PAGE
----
Team history[edit]

After having been known as the Royals from their inaugural 1969 season through 1998, the team nickname was changed to the Omaha Golden Spikes in 1999. The name change was a reference to the Golden Spike driven at Promontory Summit, Utah, to celebrate the completion of the First Transcontinental Railroad in 1869. It was intended to celebrate the rich railroad tradition in Omaha, headquarters of the Union Pacific Railroad. The well-intentioned name change proved unpopular with many fans; after three seasons as the Golden Spikes, the Union Pacific sold their majority ownership and the nickname was returned to "Royals" for 2002.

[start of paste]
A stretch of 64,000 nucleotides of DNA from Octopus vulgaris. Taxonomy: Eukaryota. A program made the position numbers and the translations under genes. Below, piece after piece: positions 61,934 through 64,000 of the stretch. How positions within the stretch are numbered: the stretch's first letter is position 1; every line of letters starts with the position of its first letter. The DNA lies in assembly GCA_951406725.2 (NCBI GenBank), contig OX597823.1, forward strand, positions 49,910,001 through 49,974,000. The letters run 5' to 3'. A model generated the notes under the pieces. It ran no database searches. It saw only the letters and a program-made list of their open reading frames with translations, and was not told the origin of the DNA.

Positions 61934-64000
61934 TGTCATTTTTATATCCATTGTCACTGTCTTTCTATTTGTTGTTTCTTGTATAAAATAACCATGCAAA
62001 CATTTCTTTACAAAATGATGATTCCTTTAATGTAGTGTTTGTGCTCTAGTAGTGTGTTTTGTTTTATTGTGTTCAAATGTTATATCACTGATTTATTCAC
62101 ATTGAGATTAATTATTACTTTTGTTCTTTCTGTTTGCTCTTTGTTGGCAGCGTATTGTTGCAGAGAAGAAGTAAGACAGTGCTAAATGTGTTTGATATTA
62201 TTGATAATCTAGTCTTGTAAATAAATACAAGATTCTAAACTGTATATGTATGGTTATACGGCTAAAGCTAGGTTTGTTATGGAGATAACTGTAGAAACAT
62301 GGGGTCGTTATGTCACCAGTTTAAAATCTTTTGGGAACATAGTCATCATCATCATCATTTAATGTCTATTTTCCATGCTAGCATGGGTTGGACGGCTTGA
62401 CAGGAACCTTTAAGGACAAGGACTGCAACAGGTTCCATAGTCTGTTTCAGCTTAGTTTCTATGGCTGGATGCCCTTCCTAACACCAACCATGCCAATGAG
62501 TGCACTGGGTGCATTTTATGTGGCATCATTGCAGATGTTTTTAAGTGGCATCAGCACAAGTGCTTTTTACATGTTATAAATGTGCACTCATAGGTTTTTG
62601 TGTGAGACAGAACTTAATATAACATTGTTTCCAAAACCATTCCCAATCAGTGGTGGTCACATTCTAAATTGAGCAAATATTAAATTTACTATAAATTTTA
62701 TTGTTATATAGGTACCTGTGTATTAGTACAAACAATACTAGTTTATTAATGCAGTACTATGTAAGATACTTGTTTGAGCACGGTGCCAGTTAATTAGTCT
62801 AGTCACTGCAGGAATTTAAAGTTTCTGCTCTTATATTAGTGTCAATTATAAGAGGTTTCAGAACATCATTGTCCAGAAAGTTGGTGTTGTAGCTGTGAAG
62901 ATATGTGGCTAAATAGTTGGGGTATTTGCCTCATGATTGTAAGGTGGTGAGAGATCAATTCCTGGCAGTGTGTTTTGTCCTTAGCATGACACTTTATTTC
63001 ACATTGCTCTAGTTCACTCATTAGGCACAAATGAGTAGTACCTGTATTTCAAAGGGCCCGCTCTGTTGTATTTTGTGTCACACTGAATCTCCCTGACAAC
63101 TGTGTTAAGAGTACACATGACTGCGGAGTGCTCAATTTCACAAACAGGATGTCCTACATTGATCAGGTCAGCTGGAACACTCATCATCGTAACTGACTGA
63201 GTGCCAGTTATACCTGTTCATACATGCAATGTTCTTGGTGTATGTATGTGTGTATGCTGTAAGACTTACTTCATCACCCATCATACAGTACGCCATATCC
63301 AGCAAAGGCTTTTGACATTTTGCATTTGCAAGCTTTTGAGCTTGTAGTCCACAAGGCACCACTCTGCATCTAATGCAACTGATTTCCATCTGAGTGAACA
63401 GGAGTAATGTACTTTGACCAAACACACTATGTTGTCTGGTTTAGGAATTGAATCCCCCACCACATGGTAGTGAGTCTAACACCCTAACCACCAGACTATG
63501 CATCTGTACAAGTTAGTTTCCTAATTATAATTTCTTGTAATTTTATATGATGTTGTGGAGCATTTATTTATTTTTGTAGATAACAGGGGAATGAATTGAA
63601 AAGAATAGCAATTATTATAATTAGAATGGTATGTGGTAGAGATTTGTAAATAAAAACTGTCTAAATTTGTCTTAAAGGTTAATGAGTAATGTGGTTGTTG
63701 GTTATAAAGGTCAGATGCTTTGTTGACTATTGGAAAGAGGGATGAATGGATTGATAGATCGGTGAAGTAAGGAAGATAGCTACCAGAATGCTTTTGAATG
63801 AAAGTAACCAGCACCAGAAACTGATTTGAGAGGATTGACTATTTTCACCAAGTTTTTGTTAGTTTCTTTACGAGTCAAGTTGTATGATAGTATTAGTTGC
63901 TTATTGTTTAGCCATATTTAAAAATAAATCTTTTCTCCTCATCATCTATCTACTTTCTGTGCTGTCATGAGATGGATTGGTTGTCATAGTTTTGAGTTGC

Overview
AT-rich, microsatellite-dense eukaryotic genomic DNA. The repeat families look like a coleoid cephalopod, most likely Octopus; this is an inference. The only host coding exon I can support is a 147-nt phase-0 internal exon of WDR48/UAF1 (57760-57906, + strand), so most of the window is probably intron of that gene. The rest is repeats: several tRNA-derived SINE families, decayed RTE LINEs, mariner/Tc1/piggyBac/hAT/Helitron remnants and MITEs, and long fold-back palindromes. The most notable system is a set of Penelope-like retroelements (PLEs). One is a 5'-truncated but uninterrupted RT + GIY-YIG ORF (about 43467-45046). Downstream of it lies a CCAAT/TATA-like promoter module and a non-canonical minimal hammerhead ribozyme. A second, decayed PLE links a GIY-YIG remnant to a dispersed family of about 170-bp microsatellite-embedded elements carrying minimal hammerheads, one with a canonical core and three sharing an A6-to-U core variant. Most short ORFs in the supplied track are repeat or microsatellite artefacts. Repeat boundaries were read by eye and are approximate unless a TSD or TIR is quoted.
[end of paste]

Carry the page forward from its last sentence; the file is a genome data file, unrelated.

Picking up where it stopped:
Following the 2010 season, the Omaha Royals began the process of changing their nickname. Fans had the opportunity to submit their choice of nicknames, as well as vote on the finalists. The list of 24 fan-submitted names was whittled down to nine finalists through voting at the team's website, and the new name, "Storm Chasers," was revealed on November 15.

The first game under the Storm Chasers name was played on April 7, 2011, in Albuquerque, New Mexico against the Albuquerque Isotopes. Mike Montgomery started the game for the Storm Chasers and Clint Robinson hit a homerun in the top of the second innign, giving him the first hit, homerun, and RBI in the team's history as the Storm Chasers. The first win for the team came two days later when they took the third game of the series against the Isotopes, 10–4. Pitcher Kevin Pucetas got the win.